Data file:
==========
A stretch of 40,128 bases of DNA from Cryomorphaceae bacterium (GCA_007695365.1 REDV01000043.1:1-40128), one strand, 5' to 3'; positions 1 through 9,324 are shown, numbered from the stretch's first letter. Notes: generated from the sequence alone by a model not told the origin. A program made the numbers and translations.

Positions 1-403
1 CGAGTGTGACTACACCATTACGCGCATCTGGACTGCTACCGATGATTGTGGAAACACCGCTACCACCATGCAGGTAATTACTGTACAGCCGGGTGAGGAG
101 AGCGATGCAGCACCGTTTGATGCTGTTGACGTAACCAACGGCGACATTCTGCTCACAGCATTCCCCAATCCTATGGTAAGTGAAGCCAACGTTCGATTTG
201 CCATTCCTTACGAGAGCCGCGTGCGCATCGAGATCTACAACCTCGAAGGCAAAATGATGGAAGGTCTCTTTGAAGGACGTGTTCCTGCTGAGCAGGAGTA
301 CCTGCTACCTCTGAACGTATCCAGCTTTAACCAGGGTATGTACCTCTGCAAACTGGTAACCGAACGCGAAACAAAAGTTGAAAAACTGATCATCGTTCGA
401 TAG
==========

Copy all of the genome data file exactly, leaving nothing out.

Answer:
A stretch of 40,128 bases of DNA from Cryomorphaceae bacterium (GCA_007695365.1 REDV01000043.1:1-40128), one strand, 5' to 3'; positions 1 through 9,324 are shown, numbered from the stretch's first letter. Notes: generated from the sequence alone by a model not told the origin. A program made the numbers and translations.

Positions 1-403
1 CGAGTGTGACTACACCATTACGCGCATCTGGACTGCTACCGATGATTGTGGAAACACCGCTACCACCATGCAGGTAATTACTGTACAGCCGGGTGAGGAG
101 AGCGATGCAGCACCGTTTGATGCTGTTGACGTAACCAACGGCGACATTCTGCTCACAGCATTCCCCAATCCTATGGTAAGTGAAGCCAACGTTCGATTTG
201 CCATTCCTTACGAGAGCCGCGTGCGCATCGAGATCTACAACCTCGAAGGCAAAATGATGGAAGGTCTCTTTGAAGGACGTGTTCCTGCTGAGCAGGAGTA
301 CCTGCTACCTCTGAACGTATCCAGCTTTAACCAGGGTATGTACCTCTGCAAACTGGTAACCGAACGCGAAACAAAAGTTGAAAAACTGATCATCGTTCGA
401 TAG